Saturday, September 29, 2012

Celebrating the Autumnal Equinox/Mabon!

Autumn officially starts in September at the Autumn Equinox, when the hours of dayling and darkness are equal.  From this point forward, the daylight hours become noticeably shorter and the weather stars to cool with each passing day.  Autumn is a season of waning light and shadows, yet it is also a season of harvest, abundance and thanksgiving.

Autumn has always been a colorful season of reward and people harvested the bounty from the summer growing season and stored it safely away for the long winter:  the vegetables from the garden, the fruit from the orchards, and the grain from the fields.    Everyone in the community spent long hours participating in the harvest, and at the end, they were exhausted yet grateful, and looked forward to a celebration.

Around the world, there are Autumn Harvest festivals celebrated near the Fall Equinox:  from the English Festival of Harvest Home, to Michaelmas Day, to Bavarian Oktoberfest to American Thanksgiving.  (which was originally in October, then moved to the first weekend in November by President Lincoln, and then moved yet again by President Franklin D. Roosevelt and Congress to the 4th Thursday in November to help boost the post-depression economy and assist merchants with holiday sales by giving folks a full month to shop.  ....No comment!)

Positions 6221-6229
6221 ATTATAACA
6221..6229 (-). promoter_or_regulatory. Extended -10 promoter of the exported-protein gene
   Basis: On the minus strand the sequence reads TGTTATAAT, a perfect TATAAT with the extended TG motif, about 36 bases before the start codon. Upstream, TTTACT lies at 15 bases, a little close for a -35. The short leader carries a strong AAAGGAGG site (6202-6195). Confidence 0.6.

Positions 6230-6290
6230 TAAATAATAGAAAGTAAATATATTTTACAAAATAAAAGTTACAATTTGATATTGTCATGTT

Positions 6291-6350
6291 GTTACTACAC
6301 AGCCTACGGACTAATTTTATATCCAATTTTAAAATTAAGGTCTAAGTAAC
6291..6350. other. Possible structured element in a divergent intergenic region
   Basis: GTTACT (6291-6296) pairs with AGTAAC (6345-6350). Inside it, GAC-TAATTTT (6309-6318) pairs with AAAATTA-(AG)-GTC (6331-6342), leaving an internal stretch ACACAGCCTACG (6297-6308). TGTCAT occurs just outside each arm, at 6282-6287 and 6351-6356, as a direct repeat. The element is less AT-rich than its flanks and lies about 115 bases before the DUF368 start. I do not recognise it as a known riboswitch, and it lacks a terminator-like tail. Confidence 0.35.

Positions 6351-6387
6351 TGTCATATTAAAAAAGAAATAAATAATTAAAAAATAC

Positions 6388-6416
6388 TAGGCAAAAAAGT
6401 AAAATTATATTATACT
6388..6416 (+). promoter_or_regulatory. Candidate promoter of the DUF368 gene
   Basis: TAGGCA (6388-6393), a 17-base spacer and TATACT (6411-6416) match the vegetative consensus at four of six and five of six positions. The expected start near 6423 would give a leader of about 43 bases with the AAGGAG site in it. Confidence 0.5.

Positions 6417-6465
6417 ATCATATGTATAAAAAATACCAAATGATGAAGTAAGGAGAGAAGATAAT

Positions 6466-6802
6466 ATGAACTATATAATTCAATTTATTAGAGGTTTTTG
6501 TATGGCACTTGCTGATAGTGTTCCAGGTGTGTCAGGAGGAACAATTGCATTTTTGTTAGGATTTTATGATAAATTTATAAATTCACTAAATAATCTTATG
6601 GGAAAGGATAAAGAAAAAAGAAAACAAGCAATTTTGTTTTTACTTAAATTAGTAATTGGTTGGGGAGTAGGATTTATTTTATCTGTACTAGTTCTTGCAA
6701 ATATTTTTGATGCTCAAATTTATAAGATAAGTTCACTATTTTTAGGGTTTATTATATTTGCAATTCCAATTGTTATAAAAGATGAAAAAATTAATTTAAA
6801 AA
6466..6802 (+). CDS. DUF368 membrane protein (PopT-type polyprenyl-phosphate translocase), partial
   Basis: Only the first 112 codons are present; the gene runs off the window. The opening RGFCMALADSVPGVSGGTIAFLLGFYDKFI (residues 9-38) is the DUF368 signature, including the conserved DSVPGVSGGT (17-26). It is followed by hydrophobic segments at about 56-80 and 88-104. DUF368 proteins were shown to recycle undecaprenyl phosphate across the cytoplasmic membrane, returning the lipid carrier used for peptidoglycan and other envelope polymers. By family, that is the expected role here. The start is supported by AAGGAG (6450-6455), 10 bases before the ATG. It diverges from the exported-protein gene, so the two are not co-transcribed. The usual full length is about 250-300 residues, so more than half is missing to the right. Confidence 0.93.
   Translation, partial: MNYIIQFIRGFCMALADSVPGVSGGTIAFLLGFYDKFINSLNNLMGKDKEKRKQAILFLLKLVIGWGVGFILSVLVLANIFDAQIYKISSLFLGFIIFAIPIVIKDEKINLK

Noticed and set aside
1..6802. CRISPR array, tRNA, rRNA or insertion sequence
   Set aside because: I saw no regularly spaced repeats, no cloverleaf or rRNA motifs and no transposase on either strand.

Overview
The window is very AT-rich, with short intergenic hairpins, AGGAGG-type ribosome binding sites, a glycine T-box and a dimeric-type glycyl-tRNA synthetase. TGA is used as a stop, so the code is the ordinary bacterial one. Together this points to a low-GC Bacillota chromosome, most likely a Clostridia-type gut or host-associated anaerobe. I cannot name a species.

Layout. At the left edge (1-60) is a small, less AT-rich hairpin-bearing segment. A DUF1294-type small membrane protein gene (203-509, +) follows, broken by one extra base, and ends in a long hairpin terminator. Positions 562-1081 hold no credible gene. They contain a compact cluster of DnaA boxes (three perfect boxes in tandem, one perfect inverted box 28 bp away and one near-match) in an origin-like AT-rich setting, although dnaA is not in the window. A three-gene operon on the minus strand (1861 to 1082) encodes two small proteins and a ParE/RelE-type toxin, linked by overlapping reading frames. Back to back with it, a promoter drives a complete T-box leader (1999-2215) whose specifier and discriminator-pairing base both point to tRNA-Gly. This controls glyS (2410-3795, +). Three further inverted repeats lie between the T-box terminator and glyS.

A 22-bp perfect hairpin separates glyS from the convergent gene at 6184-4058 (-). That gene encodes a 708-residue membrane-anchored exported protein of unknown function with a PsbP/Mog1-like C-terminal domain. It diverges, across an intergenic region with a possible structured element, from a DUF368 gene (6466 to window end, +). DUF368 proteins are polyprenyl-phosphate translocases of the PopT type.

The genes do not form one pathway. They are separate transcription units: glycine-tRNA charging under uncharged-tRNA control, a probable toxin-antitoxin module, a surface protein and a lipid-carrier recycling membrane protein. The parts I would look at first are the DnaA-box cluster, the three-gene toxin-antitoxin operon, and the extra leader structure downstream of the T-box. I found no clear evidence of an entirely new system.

Harvest Goddess Mythologies
In many mythologies throughout the world, a goddess of the grain, harvest and the good earth was celebrated at the Autumn Equinox, which is not surprising since the Earth herself is seen as a fertile mother or Gaia.  From this venerated matriarch, all life was born.  Throughout time and in various cultures, she is a great mother goddess known by many names:  Astarte and Ishtar to the Sumerians; Isis to the Egyptians; Demeter in Greece and Ceres in Rome.  To the indigenous populations of the Americans, she was known as 'Old Woman Who Never Dies' and Mother of Maize.

Equally important was the concept of the seeds from the harvest used for the next year, and considered Mother Earth's child.  In Greek mythology, we see this as Demeter being the harvest mother, the goddess of grain and fertile earth.  The seed that fell and was planted in the spring was  the child, or her daughter , Persephone.  The spirit of these future crops were often seen as the daughter, or a maiden, or a divine child.  In Russia, the child was simply called the Corn Baby.  The Aztecs called the harvest goddess Chicomecoatl, and a goddess named Xilonen was the Goddess of the New Corn.  Her son ws symbolized by the seeds and called the Spirit of the Corn.  In Egypt, the spirit of the grain was the goddess' son, Horus.  The Cherokee people called the harvest child the Green Corn Child.  In India, there is a harvest festival called Pongal.  It is a rice festival that lasts for three days.  The child rice that came from this harvest mother was called the Rice Baby.